Four weeks ago, Stepan Veselovskyi didn’t think he’d be exchanging direct emails with Elon Musk. But now, the CEO of Lviv IT Cluster is preparing for the worst, as his city in western Ukraine braces itself for the war to arrive on its doorstep.
“I really was shocked when I got the email. It was really impressive that he did this by himself. Because he could easily just forward the email and ask his assistant to deal with it,” he tells Sifted.
The internet is still running well in Lviv, but Veselovskyi says it’s important to have a backup plan in case Russian forces get closer to his city and disrupt connectivity. That’s why he got in touch with Musk to arrange a delivery of Starlink internet terminals to his city. Starlink is an internet system developed by Musk’s SpaceX, which can provide connectivity in hard-to-reach places via low-orbit satellites.
Musk had already been delivering Starlink terminals to the Ukrainian government in Kyiv, after Mykhailo Fedorov, the Minister of Digital Transformation, tweeted him calling for support.
Veselovskyi says that the government is now distributing these terminals around central and eastern Ukraine, while his organisation is overseeing their rollout in the west of the country.
“If Russia hacks our internet system here, or physically damages our cables and other internet facilities, we can use [Starlink], and we will be all connected,” he says. “It's very important for business, it's very important for critical infrastructure here in the city to be connected.”
Veselovskyi explains that he was introduced directly to Musk by a business contact in VC and a friend of the SpaceX CEO: “My friend, he put Elon in CC and wrote ‘Слава Україні’ or ‘Glory to Ukraine’, and then put in the message, ‘Please meet my best friend Elon Musk.’ And after two days I got a direct response from him, so I was a bit shocked.”
“It was a pretty normal conversation — I described the need which we have now in the western part of Ukraine, he asked some questions, we exchanged a few emails about everything. And after that, his team contacted me and then we were done,” he says, swivelling the camera to show a room stacked full of Starlink terminals.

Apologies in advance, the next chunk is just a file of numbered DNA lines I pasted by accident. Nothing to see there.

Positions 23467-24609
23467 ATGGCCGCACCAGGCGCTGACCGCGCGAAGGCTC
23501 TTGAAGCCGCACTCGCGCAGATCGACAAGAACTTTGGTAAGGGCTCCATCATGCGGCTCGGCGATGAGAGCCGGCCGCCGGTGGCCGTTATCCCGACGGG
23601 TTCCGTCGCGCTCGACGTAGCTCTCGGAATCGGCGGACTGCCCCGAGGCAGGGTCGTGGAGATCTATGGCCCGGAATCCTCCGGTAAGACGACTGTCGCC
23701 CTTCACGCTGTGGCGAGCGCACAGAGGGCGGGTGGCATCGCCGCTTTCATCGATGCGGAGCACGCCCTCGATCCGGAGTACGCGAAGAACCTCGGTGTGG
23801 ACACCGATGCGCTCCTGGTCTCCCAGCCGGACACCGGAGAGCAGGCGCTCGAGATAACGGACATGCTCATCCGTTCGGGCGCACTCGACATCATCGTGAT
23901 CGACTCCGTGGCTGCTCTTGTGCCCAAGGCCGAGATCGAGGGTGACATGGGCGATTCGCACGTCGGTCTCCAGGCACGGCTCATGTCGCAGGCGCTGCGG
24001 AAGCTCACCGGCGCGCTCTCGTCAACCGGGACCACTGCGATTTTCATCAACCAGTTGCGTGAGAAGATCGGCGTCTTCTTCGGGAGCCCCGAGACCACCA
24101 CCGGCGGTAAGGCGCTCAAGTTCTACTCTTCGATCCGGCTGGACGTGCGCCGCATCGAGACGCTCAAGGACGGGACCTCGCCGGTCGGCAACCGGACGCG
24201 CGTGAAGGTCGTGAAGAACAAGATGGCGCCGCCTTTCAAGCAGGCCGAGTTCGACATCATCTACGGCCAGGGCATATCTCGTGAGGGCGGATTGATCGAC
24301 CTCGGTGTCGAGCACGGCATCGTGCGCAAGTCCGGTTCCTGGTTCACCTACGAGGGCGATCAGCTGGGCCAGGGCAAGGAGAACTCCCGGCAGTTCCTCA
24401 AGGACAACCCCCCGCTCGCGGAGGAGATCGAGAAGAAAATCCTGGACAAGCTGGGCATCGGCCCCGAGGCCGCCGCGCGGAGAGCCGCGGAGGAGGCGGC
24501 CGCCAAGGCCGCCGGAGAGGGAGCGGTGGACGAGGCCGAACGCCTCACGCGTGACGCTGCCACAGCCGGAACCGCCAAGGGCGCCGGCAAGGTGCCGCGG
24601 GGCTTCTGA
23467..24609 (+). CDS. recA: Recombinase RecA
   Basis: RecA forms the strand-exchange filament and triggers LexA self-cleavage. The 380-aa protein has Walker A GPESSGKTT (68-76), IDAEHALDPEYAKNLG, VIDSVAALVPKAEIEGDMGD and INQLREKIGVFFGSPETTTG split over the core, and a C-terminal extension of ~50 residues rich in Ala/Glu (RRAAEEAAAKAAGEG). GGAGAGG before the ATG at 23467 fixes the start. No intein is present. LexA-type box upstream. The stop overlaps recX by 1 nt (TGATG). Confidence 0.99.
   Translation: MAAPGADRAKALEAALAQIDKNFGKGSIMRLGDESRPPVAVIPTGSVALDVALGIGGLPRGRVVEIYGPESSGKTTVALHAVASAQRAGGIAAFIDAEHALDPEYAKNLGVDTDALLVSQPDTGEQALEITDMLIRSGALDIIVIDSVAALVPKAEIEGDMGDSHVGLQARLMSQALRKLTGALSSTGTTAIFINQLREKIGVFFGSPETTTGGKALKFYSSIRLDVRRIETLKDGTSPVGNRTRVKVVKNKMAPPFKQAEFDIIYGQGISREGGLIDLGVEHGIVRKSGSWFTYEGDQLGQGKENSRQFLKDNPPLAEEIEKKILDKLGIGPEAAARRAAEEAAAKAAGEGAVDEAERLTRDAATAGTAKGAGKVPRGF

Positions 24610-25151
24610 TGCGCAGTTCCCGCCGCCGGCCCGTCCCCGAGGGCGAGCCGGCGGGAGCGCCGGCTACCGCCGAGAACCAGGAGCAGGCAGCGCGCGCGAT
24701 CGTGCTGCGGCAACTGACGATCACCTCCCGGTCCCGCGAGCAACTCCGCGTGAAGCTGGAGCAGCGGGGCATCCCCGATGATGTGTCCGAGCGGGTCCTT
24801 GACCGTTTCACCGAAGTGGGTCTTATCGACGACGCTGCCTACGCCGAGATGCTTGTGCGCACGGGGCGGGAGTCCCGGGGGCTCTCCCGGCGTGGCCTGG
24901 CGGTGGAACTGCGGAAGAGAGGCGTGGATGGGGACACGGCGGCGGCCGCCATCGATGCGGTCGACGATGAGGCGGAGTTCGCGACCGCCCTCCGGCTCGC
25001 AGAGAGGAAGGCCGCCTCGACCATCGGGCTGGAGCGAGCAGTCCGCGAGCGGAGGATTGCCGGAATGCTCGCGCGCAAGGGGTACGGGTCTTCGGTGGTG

Veselovskyi says that Musk gave him a special wartime deal on the cost of the technology, but won’t disclose the size of the discount. Sifted contacted SpaceX to comment on the delivery of terminals but hasn't yet received a response.
Veselovskyi adds that he has been preparing detailed instructions for workers at key infrastructure sites such as power plants to follow in the case that the regular internet goes down: “If there is no internet, they just open the instructions, ‘What should I do? 10 steps’. Three minutes later, we all are connected.”
He says it’s important to use the terminals carefully, as they can become easy targets for Russian airstrikes.
But it isn’t just keeping key infrastructure going that the new Starlink terminals are useful for. Veselovskyi says that their arrival has served as an invaluable proof of resilience for his region’s tech community.
“A few company owners called me last week, and said, ‘Stepan, we’ve had really hard conversations with our clients, because they started implementing their business contingency plans and were going to cut business with us. And after we told them about your initiative with Starlink and Elon Musk preparing a backup internet in the region, it saved these clients for us,” he says.
And as his city gets ready to defend itself, Veselovskyi is grateful that they’ve now got the technology to keep things running smoothly, even under the toughest of circumstances.